Recruiting in Türkiye
Foreign companies finding their way through the recruitment process in Türkiye must cope with multi-layered bureaucracy and employment laws. These are weighted towards protecting the rights of employees – and are strictly applied by the authorities. Employment legislation is based on a mix of the Constitution of Türkiye (which officially changed its name from ‘Turkey’ in June 2022) and the Labour Code. A series of supplementary Codes apply to Work Permits for Foreigners, Collective Bargaining Agreements (CBAs) and Workplace Health and Safety, as examples.
The recruitment process is the first stage of making your company operational and competitive in Türkiye. However, complications surround moving staff in and obtaining residence permits and work visas. To avoid these issues, knowing where to locate the finest recruits for your company’s International Expansion is vital.
Once recruited and onboarded, employers must comply with various procedures to ensure employees can legally work in Türkiye. The recruitment and onboarding process continues with these responsibilities:
Registering employees with the Social Security Institution (Sosyal Güvenlik Kurumu, SSI or SGK) one day before the first day of employment at the latest. Newly-established companies have one month after incorporation to register employees.
Employees must be registered with the Turkish Revenue Administration (Gelir İdaresi Başkanliği GİB).
Verifying employees’ national identity number doubles as their Tax Identification Number (TIN). Foreigners in Türkiye for more than six months must obtain a TIN via the central taxpayer registry.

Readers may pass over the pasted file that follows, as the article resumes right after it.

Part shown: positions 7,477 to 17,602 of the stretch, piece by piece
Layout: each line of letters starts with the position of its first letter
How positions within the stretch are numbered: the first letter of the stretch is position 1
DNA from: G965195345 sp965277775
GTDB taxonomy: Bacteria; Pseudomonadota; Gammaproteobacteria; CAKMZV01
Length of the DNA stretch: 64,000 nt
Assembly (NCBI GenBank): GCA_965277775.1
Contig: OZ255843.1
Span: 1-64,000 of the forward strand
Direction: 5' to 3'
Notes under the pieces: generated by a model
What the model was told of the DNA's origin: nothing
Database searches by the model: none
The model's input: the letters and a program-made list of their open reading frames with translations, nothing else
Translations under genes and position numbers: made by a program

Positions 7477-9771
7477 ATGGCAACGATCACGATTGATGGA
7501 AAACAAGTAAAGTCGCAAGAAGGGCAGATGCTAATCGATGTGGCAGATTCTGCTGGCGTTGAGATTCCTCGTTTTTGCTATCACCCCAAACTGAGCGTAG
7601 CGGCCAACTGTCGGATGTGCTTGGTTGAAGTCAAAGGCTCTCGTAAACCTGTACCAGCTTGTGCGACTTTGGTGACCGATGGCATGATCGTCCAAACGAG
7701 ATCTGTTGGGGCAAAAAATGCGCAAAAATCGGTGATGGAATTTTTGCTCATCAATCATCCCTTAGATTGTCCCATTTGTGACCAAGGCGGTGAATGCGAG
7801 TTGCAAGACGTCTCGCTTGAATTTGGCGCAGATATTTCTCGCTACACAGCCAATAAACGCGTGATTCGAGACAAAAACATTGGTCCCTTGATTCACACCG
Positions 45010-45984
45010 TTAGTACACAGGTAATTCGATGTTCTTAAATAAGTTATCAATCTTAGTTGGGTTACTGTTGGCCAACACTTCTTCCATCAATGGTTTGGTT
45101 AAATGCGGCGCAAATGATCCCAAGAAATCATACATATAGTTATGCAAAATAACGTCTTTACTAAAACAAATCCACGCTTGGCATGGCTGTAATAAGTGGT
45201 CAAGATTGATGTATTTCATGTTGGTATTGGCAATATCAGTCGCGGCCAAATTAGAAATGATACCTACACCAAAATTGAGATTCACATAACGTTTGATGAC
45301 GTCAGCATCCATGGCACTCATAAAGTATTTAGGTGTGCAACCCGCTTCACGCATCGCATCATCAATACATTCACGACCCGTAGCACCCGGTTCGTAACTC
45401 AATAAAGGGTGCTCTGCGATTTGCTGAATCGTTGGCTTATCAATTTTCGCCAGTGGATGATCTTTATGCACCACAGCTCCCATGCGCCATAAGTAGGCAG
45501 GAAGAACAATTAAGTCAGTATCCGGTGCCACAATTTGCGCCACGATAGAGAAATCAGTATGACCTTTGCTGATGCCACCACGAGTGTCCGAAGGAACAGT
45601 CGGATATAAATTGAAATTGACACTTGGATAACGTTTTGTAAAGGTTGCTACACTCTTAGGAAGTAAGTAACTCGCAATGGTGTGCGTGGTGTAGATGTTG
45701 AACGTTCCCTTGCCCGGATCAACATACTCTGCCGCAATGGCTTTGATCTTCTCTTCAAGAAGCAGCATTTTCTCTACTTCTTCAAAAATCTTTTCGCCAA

Employees’ Legal Checks in Türkiye
Pre-hire checks are not subject to any specific legislation. They are commonly undertaken, but the candidate must permit those relating to criminal, credit and health background, political beliefs or memberships or ’sensitive’ personal data. Non-sensitive data, such as educational and work experience, can generally be obtained without the applicant’s consent, as employers can rely on this being necessary to ascertain suitability for the role.
Basic Facts when Recruiting in Türkiye
The main elements of legislation governing employment law in Türkiye are the Constitution, the Labour Code and the Code of Obligations. In addition, other Codes cover specific areas such as social insurance, foreigners’ work permits and workplace health and safety.
Collective Bargaining Agreements (CBAs) and employment contracts can also improve statutory minimums under the law. Employers must take account of these basic facts on hiring when onboarding staff in Türkiye. They include the following:
Employees must be registered with the Social Security Institution (Sosyal Güvenlik Kurumu, SSI or SGK) one day before the first day of employment at the latest and with the Turkish Revenue Administration (Gelir İdaresi Başkanliği GİB).